Union poll gives Gist dismal approval rating from RI teachersMarch 27th, 2012 at 4:34 pm by Ted Nesi under Nesi's Notes, On the Main Site
Just 16% of public school teachers in Rhode Island had a favorable view of Gist’s job performance in January while 82% had a negative view, according to a survey of 401 teachers conducted by Fleming & Associates for the National Education Association Rhode Island and the Rhode Island Federation of Teachers and Health Professionals.
The commissioner was particularly unpopular with long-tenured teachers. Those with 20 years or more experience in the classroom gave Gist a favorable rating of only 9%, significantly below the 23% favorable rating she received from teachers with less than 10 years of experience. (Fleming also conducts polling for WPRI 12.)
The two unions did not provide the full survey results but said its margin of error was plus or minus 4 points. It emerged less than a week after NEARI’s Delegate Assembly unanimously passed a resolution calling on Gist to delay the full implementation of the state’s new teacher evaluation system.
The basis of the evaluations are student test scores, and in 2014 Rhode Island is switching those examinations from the familiar New England Common Assessment Program (NEPAC) to the new Partnership for Assessing Readiness for College and Careers (PARCC), which follows new curriculum standards adopted by most states.
“The transition from NECAP to PARCC requires remodeling curriculum, instructional units, classroom materials, and classroom assessments,” the union’s resolution noted. “Using NECAP to measure teacher effectiveness while simultaneously expecting teachers to reconstruct curricula, instruction, and assessment in accordance with PARCC is unwise, inefficient and unfair.”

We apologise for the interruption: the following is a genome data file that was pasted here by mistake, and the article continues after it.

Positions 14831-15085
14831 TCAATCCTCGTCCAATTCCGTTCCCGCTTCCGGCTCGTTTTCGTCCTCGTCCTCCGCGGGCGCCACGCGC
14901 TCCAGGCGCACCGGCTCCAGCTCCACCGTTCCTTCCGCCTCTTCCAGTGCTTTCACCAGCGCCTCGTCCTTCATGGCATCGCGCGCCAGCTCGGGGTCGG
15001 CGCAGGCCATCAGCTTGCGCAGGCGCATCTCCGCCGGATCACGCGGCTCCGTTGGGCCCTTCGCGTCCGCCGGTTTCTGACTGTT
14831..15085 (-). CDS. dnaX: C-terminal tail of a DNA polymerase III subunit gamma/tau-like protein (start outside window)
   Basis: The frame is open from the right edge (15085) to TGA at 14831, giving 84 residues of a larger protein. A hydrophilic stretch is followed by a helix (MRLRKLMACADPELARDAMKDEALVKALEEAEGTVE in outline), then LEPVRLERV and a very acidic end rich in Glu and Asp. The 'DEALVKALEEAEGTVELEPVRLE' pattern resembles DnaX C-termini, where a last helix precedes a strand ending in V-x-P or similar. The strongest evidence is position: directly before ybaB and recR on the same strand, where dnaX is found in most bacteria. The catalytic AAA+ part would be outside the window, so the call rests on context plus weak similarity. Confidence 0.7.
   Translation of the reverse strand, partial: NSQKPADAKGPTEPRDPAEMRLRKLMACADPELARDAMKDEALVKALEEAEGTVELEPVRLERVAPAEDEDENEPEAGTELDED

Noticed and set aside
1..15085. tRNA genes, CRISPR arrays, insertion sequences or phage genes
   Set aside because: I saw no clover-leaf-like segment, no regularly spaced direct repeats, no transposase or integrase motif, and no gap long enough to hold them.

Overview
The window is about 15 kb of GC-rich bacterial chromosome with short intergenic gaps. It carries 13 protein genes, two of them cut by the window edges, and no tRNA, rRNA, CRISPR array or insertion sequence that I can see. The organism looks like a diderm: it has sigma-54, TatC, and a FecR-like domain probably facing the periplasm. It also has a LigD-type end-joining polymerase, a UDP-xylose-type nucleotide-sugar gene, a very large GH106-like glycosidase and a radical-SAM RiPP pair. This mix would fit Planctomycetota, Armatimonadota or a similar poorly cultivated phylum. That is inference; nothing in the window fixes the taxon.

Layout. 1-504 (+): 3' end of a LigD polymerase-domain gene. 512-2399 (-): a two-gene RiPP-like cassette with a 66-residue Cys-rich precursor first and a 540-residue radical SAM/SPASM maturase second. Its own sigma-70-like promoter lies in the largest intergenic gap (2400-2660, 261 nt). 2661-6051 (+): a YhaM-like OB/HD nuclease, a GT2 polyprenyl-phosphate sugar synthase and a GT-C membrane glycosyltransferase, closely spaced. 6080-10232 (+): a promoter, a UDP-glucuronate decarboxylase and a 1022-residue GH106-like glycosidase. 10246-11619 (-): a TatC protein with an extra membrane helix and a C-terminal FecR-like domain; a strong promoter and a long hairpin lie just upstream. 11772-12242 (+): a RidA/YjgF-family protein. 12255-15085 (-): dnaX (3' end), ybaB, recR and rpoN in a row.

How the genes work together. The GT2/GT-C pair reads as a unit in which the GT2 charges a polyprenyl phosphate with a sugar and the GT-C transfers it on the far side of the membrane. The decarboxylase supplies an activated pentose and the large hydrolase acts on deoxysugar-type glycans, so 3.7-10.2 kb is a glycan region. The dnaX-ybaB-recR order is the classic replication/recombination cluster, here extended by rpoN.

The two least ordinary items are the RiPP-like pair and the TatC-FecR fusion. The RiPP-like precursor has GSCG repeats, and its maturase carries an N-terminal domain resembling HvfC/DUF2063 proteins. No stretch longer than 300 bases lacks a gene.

Elliot Krieger, a spokesman for Gist, acknowledged teachers are being asked to continue teaching based on the NECAP curriculum even as they learn the new PARCC standards, but said the department is doing its best to help them manage. He dismissed the idea of taking more time to roll out the new evaluation system.
“We’re totally committed to this,” Krieger told WPRI.com. He said nearly a third of the state’s roughly 15,000 teachers have been trained in the PARCC test curriculum, known as the Common Core State Standards, and the evaluation system is being used in every district this year with NECAP scores.
“There are challenges, there’s no doubt it, but it’s happening,” Krieger said of the curriculum transition. “We’ll learn from this year and we’ll do more next year, and it’ll improve each year. We’re moving forward with it.”
An earlier version of this post said the January Fleming & Associates poll of teachers was commissioned by the National Education Association Rhode Island alone; it was commissioned by NEARI and the Rhode Island Federation of Teachers and Health Professionals.